Buzz Bits: Dow Slinks Lower, Nasdaq Creeps Up
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Earnings Report - MV News
Take it to the limit, one more time.... - Todd Harrison - 3:29 PM
This Looks Like a Problem - Kevin Depew - 2:38 PM
Here is a chart of the S&P 500 Equal-Weighted Index with the S&P 500 Bullish Percent plotted behind it. It looks problematic. As you can see, the S&P 500 Equal-Weighted Index has been making new highs here even as the S&P 500 Bullish Percent has failed to recover its February high.
There are actually two divergences at work on the chart. The first is the one mentioned above, the second is that, so far at least, the May high for the S&P 500 Equal-Weighted Index hasn't been confirmed by the S&P 500 Bullish Percent either. On the line chart it has turned down below the late April high.
In simple terms, this means that underneath the hood these two moves higher by stocks are being fueled by weaker demand.
Buyout Frenzy! - Sally Limantour - 10:01 AM
The Canadian dollar has been advancing and the 91.00 level is resistance on the weekly chart.
Mr. Dodge (soon-to-be Governor of the Bank of Canada) said,"the demand for commodity exports has been rising sharply and has helped to create the economic boom and investment flows into Canada have increased."
Is aluminum the new steel? Alcoa's (AA) hostile $33 bln bid for Alcan (AL) is a move toward consolidating the global metals market. This merger would create the world's largest aluminum producer. The buyout frenzy in the natural resource sector will clearly continue. BHP Billiton (BHP) and Rio Tinto (RTP) and others I am sure will not sit back.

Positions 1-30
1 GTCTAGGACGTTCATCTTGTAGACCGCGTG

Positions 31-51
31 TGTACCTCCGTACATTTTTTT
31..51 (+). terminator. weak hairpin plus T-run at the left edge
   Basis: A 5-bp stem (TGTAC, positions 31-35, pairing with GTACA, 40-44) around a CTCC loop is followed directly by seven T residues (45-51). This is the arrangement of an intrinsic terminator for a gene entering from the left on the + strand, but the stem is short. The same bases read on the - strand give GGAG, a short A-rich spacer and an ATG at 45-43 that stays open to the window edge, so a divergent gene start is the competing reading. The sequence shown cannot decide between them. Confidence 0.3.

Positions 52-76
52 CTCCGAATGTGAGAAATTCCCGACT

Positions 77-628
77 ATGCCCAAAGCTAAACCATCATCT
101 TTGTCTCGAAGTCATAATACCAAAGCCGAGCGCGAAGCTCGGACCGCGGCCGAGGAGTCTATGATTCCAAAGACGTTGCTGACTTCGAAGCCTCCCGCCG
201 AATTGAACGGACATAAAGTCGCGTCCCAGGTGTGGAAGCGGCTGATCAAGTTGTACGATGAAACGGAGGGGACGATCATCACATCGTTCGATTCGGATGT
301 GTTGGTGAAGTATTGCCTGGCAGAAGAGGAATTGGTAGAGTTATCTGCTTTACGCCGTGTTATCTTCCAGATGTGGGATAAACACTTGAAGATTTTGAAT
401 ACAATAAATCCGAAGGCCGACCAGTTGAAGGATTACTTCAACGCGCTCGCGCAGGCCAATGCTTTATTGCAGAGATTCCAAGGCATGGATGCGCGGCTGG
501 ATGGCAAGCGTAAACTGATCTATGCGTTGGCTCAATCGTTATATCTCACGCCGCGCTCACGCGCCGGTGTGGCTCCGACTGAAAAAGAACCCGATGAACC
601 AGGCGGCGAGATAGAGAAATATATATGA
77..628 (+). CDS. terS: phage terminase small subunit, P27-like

Crude oil has fallen $5/ barrel in the last two weeks. No, I am not short, but looking to get long and am amazed at how well the Athabasca play is holding up Suncor (SU). I like that resource rich area of Canada.
From Boomberg: Metals Bubble Poised to Burst on Increasing Supplies, "Once again we have an enormous amount of unsold copper.This is a real bubble." says metals trader, David Threlkeld.
While bullish on the stuff cycle, I always think about the contagion effect where stocks start their correction and all the asset classes follow. Risk management rules ease the concern, but how do we put stops in on this?
Sellers take another swipe... - Rod David - 9:27 AM
It is helpful when analyzing price action to have some sort of "organizing principle," a single filter through which price action can be viewed and interpreted. In the past couple of sessions alone, S&Ps have provided multiple elements that might construct this filter, except that they're in conflict with each other.
For example, S&Ps have dropped five points overnight, and that might seem to be a bearish factor; after all, momentum can be self-fulfilling - just look at the two-month old rally. But the pullback might only be a healthy exercise, creating a price discount to help absorb tomorrow's FOMC news.
Of course, that discount can get wider. The risk in this pattern is that Friday afternoon's consolidation formed an Ascending Triangle. If Friday morning and Monday morning's highs formed a Double Top, then the interim triangle essentially dictates that the pattern resolve down sharply.
There are other elements, and they're also conflicting. But suffice it to say that holding a lower low through today's first hour would point lower before higher, but holding this ground would allow a higher high, first.
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